Our Definition of Human Speech

From a common-sense observation:

Human speech, in any language, starts with the articulation (mainly lips, tongue, teeth) and/or vocalization of sounds that are turned into words that are turned into sentences that humans use to communicate thoughts and feelings. Therefore:

Our Definition of Stuttering

This is the McGuire Programme’s definition of stuttering compiled from years observing ourselves and our members.

This is NOT how speech therapists define stuttering, but how we who stutter define stuttering in the McGuire Programme.

Looking at our definition of human speech above, stuttering is:

“failure to articulate and/or vocalize certain sounds of certain words caused by fear (of not being seen as a normal fluent speaker), that turns to panic (because we’re confused) causing the crural part of the diaphragm to contract which keeps the vacuum from being released in the thorax preventing exhalation of air over vocal cords and articulators leading to struggle and distortion in those structures and the use of tricks (distractions) and avoidance (words/situations) either before or during the incident, resulting in the emotional consequences of shame, guilt, self-hate, sense of isolation*, low self-esteem, confidence going down, fear going up.”

What is our approach to overcoming stuttering?

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To understand how we help those who stutter, you’ll need to first seriously read (and understand) our definition of stuttering above, and why it is so difficult to overcome.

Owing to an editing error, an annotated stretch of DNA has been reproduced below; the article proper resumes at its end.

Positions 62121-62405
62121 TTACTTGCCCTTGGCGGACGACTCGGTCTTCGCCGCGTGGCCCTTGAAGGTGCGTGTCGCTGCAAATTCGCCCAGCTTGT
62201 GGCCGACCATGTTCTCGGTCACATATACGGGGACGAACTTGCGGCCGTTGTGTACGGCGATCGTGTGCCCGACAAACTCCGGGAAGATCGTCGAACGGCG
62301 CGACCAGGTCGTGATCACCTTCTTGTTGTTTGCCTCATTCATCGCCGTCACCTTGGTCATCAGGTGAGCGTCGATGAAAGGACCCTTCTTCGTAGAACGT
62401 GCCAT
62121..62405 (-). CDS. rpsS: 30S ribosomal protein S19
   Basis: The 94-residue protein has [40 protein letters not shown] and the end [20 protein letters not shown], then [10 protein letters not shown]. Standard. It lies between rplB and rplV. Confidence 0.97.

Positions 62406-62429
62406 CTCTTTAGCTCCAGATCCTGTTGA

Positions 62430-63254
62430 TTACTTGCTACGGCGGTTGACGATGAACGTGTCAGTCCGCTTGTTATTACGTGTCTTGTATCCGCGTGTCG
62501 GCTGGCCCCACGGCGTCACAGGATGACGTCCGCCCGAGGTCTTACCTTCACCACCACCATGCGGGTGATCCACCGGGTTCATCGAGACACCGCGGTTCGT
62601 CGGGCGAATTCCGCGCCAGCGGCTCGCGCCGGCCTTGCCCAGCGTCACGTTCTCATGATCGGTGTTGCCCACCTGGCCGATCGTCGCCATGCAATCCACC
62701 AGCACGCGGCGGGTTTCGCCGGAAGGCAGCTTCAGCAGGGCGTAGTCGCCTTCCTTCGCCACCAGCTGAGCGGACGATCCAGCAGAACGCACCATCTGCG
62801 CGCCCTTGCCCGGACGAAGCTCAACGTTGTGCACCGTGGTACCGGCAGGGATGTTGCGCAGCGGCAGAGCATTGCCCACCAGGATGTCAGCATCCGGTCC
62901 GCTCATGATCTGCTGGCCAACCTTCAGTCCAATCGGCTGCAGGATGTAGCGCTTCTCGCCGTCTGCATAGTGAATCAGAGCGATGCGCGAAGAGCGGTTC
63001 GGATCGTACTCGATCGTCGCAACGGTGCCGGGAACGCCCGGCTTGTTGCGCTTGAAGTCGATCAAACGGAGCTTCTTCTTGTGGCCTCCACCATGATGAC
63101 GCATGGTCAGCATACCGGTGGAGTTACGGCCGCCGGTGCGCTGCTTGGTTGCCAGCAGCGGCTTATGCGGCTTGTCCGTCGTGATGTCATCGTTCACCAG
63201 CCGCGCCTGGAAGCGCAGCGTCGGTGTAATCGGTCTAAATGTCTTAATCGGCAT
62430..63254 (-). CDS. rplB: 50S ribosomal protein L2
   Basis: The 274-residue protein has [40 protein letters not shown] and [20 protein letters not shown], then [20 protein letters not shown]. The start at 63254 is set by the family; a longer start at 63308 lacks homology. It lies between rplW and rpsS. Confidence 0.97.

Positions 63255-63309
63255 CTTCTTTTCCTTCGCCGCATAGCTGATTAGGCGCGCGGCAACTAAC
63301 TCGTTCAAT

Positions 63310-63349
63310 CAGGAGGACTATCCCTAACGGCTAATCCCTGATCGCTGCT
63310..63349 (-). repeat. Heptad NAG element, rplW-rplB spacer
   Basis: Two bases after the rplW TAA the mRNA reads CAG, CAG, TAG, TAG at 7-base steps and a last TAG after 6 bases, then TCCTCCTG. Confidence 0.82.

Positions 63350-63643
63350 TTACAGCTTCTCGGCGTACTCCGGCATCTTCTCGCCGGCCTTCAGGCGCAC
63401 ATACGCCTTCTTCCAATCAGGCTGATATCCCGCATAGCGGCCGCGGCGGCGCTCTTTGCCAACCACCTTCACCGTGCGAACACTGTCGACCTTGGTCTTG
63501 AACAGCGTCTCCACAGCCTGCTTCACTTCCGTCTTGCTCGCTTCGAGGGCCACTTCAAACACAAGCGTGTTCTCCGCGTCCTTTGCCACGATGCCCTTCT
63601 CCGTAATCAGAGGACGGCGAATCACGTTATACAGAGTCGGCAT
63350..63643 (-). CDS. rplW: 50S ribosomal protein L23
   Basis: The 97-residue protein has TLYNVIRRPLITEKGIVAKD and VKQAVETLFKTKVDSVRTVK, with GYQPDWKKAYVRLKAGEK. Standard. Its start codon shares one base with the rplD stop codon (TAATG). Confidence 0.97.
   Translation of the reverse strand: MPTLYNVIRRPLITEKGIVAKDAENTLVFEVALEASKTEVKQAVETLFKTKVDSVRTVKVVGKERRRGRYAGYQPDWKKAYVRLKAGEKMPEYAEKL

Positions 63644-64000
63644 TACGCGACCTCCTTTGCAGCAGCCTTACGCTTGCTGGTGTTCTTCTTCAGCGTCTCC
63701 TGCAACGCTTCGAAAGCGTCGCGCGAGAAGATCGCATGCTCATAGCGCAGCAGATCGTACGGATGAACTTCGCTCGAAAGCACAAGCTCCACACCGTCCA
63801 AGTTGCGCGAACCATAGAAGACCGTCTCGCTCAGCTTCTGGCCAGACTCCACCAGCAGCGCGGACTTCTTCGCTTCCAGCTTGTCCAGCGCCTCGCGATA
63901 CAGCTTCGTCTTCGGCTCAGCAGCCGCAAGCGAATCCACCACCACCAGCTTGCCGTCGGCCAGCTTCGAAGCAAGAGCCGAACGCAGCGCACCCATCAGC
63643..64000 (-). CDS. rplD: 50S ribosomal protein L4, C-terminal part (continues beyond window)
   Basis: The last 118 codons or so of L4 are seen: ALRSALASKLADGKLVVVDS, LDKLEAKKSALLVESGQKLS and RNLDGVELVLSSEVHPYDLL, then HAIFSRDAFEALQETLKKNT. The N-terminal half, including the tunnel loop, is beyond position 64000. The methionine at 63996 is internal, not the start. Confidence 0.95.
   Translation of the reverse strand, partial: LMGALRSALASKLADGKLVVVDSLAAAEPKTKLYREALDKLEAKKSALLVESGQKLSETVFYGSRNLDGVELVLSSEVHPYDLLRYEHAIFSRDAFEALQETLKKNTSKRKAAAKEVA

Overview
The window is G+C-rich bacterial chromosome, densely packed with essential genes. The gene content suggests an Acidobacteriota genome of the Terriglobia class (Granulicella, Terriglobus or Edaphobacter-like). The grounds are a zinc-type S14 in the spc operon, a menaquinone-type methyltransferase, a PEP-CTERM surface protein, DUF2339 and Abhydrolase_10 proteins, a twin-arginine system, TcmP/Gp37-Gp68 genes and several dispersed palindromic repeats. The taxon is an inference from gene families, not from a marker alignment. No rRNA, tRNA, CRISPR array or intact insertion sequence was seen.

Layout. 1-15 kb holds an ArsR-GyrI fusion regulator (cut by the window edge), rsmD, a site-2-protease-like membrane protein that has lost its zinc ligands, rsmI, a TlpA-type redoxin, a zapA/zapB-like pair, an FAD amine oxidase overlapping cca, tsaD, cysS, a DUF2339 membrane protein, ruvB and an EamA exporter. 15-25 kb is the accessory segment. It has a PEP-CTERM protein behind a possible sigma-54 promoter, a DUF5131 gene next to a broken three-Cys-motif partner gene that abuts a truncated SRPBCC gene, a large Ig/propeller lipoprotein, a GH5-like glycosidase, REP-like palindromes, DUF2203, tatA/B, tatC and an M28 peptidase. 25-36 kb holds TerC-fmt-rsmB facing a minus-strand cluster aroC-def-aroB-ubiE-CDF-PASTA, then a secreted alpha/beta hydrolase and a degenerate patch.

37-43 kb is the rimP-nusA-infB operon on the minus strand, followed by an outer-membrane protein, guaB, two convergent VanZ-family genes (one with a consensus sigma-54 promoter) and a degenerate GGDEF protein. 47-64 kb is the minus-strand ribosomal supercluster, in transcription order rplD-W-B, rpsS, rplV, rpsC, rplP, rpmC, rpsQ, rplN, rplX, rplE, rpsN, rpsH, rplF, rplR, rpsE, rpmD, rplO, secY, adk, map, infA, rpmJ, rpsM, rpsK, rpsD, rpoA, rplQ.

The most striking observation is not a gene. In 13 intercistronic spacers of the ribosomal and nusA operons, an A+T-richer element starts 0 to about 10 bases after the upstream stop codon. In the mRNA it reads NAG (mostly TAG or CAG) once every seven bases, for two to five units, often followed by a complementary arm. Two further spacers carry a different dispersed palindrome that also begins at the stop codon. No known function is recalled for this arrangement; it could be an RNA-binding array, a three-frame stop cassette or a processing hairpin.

Here is how we help ourselves, and you, to overcome stuttering.

Why choose us?

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There are several reasons to choose the McGuire Programme:

We are the only international programme owned and operated by people who stutter to help others who stutter.

Because of the mental/emotional complexity of stuttering, only someone who has been through the trauma of stuttering and has overcome it can genuinely understand and ‘resonate’ with what’s going on with another person who stutters and can show by example the roadmap to get to that place where (1.) speaking is fun, (2.) you do it well, and (3.) it’s easy.

Our programme has evolved and is constantly evolving to where it is becoming more and more effective for people who stutter who want to do something positive about it.

We have over 200 coaches around the world for our members to train, maintain and sustain their techniques and progress.

To keep improving our programme and what we offer to our members, we do yearly evaluations to let us know if and what changes need to be made. No other programme self evaluates to this extent.

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Membership Benefits and aftercare (follow-up support)

Some of the membership benefits include: